The pint-sized all-action midfielder, affectionately known as ‘Mini’, was named Asia’s best female footballer on Sunday in Manila, barely 24 hours after scoring one of the goals of the Westfield W-League season for hometown club Brisbane Roar.
By Tuesday the Westfield Matildas ace was physically back in Brisbane, although mentally she was perhaps still up in the clouds
“I still can’t believe it when I wake up, I thought it was a dream still,” Gorry said a few days after her coronation among the great and good of Asian football at a glittering ceremony in the Philippines’ capital.
“It will take a few days to sink in. It has been very cool to get a lot of support on Twitter and Facebook.
“Being a winner didn’t really cross my mind,” the 22-year-old says. “Some people asked if I had prepared a speech, and I was thinking ‘I’m just here to enjoy it’!”
So how did Gorry feel when her name was read out? “I couldn’t believe it, I thought it was a mistake when I saw my name on the screen,” Gorry said, a sense of wonder still in her voice. “Standing up there on the stage is a feeling I can’t really explain.”
Gorry beat off the challenge of Japan superstars Aya Miyama and Nahomi Kawasumi to win the award. Gorry’s achievement, built around a sparkling three-goal performance at May’s Asian Women’s Cup, all the more remarkable given the pedigree of her fellow nominees.
Nadeshiko captain Miyama was named player of the continental championship in Vietnam, while team-mate Kawasumi starred in the forward line for all-conquering USA club team Seattle Reign. Gorry, meanwhile, also impressed among the many headline-names in the same NWSL competition this year at Kansas City.
The diminutive Gorry is the second Westfield Matildas star to win the award, following in the footsteps of Kate Gill with Australia’s record goalscorer named Asia’s best in 2010.
Gorry’s football odyssey is all the more remarkable given she was struggling to establish herself in the Westfield W-League a few shorts years ago and was forced to move interstate to realise her round-ball dreams.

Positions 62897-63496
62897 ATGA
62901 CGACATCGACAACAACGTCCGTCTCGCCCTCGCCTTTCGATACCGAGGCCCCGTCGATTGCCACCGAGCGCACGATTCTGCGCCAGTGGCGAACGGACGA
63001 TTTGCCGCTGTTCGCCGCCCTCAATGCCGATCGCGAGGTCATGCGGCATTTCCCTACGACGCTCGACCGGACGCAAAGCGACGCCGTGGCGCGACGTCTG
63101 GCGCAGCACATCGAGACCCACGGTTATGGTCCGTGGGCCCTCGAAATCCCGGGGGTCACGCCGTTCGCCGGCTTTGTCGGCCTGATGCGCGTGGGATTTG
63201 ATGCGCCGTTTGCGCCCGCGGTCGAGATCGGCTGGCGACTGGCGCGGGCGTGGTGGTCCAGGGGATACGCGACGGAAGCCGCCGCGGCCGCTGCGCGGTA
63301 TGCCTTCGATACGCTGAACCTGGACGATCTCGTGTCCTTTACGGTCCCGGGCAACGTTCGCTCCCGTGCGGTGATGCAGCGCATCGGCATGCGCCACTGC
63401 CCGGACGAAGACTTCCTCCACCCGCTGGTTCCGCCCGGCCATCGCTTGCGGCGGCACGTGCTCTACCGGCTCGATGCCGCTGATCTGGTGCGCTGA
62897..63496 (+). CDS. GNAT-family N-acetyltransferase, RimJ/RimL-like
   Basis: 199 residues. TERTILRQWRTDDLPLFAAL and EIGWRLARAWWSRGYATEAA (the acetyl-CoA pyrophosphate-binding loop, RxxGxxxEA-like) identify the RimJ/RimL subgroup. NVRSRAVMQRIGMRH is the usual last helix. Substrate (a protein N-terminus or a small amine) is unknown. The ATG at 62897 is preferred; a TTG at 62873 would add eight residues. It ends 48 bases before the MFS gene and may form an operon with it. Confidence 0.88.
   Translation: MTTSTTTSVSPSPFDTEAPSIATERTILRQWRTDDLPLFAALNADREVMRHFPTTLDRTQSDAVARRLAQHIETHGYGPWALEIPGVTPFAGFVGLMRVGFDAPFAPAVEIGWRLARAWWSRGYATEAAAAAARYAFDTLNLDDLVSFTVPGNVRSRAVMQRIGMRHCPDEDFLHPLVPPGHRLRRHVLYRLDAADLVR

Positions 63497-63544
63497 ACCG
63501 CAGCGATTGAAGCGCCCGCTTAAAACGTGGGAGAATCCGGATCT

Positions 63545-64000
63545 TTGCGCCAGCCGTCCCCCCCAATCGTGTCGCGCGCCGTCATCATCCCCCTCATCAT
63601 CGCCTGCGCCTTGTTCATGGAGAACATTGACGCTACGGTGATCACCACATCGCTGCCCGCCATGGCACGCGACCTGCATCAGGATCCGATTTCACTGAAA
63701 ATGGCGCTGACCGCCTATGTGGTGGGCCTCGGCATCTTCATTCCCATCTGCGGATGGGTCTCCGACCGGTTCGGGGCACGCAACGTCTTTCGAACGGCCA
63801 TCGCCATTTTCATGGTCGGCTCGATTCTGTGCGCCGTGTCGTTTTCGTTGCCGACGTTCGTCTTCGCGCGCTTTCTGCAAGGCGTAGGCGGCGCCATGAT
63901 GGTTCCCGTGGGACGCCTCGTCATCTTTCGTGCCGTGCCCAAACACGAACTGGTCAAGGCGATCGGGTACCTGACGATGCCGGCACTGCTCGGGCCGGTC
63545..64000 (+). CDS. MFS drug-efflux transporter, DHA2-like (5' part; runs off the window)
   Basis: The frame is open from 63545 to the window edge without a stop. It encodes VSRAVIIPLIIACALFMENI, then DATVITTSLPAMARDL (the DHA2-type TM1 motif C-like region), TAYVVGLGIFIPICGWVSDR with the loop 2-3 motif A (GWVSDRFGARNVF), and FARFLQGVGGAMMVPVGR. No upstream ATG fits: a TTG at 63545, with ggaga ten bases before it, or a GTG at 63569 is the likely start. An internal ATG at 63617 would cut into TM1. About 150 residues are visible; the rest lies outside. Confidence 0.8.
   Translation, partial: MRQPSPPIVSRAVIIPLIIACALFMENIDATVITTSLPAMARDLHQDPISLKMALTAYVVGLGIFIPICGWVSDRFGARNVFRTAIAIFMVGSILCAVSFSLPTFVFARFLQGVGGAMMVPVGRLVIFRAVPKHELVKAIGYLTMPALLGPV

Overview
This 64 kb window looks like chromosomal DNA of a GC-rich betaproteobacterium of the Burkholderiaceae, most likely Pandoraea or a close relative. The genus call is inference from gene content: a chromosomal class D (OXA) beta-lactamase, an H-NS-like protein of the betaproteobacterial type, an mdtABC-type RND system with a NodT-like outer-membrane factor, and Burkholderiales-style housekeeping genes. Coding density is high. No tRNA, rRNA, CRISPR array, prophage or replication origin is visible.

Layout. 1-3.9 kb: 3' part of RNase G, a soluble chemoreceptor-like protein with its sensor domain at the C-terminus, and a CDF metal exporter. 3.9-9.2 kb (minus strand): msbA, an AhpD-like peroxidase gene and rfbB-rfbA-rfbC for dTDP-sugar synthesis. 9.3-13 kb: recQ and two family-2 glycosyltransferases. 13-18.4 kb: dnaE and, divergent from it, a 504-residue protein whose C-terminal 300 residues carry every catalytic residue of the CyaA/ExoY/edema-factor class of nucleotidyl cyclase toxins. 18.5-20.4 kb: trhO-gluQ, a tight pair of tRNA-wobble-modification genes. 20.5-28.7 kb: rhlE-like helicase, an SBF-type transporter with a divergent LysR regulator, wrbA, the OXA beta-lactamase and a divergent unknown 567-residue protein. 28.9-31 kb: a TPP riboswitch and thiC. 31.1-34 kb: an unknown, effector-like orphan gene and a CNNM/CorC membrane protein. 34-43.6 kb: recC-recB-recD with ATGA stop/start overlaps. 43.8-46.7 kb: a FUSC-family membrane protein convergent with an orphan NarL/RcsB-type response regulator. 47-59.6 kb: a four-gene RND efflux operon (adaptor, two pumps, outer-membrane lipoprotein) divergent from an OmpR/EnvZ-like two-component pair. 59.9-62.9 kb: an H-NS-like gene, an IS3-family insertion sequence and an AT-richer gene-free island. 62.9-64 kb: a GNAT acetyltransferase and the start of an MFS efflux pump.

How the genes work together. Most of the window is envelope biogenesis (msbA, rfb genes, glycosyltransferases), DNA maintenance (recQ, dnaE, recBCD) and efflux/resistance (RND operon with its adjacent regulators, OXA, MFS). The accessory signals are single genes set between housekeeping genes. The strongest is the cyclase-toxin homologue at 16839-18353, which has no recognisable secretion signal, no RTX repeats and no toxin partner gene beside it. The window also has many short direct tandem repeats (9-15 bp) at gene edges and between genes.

It is certainly a long way from starting out aged six for Mansfield Eagles in Brisbane. A couple of years at Mt Gravatt playing two games a weekend with both boys and girls followed, before earning a ticket into the QAS aged 14.
Stints at Melbourne Victory and Adelaide United followed as Gorry chased her football dream. “Going to Melbourne really developed me as a player,” says Gorry. “Playing with such a variety of players, including international players, was a big help. Then going to Roar and having so many Matildas at every training session really means every session is intense and you really learn from that.”
Gorry hails from a sporting family with dad a rugby player, and mum a netballer. It was only her elder brothers that started the football theme. Manila offered a rare chance for Gorry to repay her parents in a small way for years of support, and she was able to take mum and dad to the AFC Awards.
“We got the VIP treatment, with a chauffeur,” says Gorry. “AFC had everything covered. It was so cool to experience that. My parents couldn’t believe it.”
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This article was originally published at: http://www.footballaustralia.com.au/article/gorry-living-the-dream/1ugpl9p6m33zb1egydihs453iz.